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The parts of the London Underground you didn’t know go beyond the M25

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When we usually think of the London Underground we think of the labyrinth of stations and tunnels deep underneath Zone 1.

Indeed, the just about comfortable size of the trains and tunnels is encapsulated in its nickname ‘the Tube’.

There are three sections of the London Underground which manage to entirely escape not just London but also its orbital motorway, the M25, with free range deep into the Home Counties countryside, venturing to Hertfordshire, Buckinghamshire and Essex.

READ MORE: The London Underground station that thousands of people enter but seemingly never leave

These sections are primarily used by commuters and were constructed as commuter and even national railway lines prior to their integration into the formal London Underground by London Transport (the predecessor to Transport for London -TfL) in 1933.

Today, they also offer a cheap, reliable and frequent way for Londoners looking to escape the hustle and bustle for the day somewhere to visit.

There are three sections:

1. Rickmansworth to Amersham (Metropolitan line)

2. Chalfont & Latimer to Chesham (Metropolitan line)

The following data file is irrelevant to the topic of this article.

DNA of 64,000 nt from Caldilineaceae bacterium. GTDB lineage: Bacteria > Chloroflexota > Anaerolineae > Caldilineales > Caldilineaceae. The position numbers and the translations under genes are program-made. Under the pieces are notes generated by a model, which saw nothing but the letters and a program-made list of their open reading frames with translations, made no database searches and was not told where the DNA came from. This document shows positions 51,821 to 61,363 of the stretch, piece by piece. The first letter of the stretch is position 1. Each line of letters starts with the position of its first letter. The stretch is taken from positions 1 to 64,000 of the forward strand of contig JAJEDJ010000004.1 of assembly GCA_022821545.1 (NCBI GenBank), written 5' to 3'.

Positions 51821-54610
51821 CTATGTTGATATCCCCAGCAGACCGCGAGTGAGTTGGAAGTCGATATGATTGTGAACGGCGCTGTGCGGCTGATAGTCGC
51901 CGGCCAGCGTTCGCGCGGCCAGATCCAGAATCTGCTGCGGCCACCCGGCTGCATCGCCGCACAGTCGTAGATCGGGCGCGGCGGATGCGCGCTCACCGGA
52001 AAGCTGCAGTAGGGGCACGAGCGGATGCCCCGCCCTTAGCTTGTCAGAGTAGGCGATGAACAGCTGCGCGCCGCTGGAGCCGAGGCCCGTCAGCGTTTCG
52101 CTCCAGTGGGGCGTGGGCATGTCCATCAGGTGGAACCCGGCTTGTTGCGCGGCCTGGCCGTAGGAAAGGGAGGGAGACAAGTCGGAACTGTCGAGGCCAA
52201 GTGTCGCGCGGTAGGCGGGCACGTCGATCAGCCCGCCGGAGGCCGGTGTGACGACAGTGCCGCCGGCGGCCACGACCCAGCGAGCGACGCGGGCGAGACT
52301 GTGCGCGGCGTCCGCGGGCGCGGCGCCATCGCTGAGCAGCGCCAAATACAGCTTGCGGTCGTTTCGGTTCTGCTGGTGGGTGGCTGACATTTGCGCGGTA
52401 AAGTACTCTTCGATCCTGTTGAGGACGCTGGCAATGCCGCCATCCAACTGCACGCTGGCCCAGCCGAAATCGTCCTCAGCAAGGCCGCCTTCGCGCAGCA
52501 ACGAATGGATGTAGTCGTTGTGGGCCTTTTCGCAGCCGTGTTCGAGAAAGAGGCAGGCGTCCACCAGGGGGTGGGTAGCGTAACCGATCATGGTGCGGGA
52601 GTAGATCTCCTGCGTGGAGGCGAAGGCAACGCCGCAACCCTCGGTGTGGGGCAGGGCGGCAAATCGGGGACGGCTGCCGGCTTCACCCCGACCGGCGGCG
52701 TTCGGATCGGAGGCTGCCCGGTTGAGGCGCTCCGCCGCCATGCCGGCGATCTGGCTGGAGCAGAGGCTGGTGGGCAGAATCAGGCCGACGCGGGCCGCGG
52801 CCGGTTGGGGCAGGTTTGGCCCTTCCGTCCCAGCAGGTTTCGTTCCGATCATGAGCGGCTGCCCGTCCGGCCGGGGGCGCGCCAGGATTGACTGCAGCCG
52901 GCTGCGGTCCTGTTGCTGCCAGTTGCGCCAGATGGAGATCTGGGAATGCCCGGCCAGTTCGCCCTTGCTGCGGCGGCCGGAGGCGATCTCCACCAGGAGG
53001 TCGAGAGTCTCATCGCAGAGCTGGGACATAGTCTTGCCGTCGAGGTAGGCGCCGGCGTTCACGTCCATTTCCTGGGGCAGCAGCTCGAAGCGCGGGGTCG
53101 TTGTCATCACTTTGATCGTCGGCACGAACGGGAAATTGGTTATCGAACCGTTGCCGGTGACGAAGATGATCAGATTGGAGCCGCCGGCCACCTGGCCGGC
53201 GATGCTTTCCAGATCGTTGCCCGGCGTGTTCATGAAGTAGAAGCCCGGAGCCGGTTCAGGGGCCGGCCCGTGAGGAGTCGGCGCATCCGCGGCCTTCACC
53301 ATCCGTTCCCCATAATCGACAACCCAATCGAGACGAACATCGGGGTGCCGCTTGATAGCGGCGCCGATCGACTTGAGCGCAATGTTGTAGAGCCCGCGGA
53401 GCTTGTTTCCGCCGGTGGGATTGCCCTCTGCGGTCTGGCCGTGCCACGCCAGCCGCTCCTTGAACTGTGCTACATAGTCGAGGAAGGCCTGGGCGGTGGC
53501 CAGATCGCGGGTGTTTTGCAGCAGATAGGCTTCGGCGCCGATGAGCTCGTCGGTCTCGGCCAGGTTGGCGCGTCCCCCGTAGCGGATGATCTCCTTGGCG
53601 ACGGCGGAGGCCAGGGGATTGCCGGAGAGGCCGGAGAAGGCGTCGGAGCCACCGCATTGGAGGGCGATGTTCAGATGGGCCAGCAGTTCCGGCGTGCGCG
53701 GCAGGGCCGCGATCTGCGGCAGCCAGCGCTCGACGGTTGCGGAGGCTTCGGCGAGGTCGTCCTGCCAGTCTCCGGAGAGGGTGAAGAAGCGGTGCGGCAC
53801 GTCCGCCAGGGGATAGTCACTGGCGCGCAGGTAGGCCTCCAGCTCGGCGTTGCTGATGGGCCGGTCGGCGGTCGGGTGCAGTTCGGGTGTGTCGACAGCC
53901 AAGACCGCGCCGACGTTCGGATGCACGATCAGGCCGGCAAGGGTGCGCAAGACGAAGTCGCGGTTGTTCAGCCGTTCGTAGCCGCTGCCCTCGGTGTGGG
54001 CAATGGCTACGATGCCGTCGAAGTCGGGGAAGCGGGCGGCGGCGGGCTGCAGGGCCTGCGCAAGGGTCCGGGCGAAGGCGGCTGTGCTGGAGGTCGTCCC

3. Theydon Bois to Epping (Central line)

Rickmansworth to Amersham

Metropolitan line travels to zone 9

The Metropolitan line passes underneath the M25 in a cutting just over a mile north of Rickmansworth station. At this point, the Metropolitan line is well into Hertfordshire and is now in zone 7, beyond the usual London TfL fare zones of 1 to 6.

The exact point the line goes under the M25 is very obvious as a giant chalky, light brown to grey viaduct emerges from the otherwise verdant, green scenery witnessed either side of it.

Trains over this section run every 15 minutes as far as Chalfont & Latimer when half of them divert along a single-track branch line to their final destination, the Buckinghamshire commuter town of Chesham.

The section has impressive scenery, as the valleys of Hertfordshire progressively merge into the Chiltern Hills.

There’s the impressive ‘happiest place to live’, the Hertfordshire village of Chorleywood and its common on the northern bank overlooking the train line, then Chenies Wood just before Chalfont & Latimer station and finally a glimpse towards Amersham Old Town as you roll into Amersham station.

There are two historical quirks of this section.

0 Amersham Tube

Amersham is in Zone 9, the last station on the Metropolitan line

One is London Underground’s only remaining public level crossing just beyond Amersham station, still on London Underground property and the second being that London Underground still owns the track well beyond Amersham as far as a tiny level crossing in the middle of a forest, despite not being able to run a Tube train through there at all.

This part of the Metropolitan line once formed part of the Great Central Main Line which took mainline steam trains from Marylebone station to the Midlands via Harrow, Rickmansworth and Aylesbury.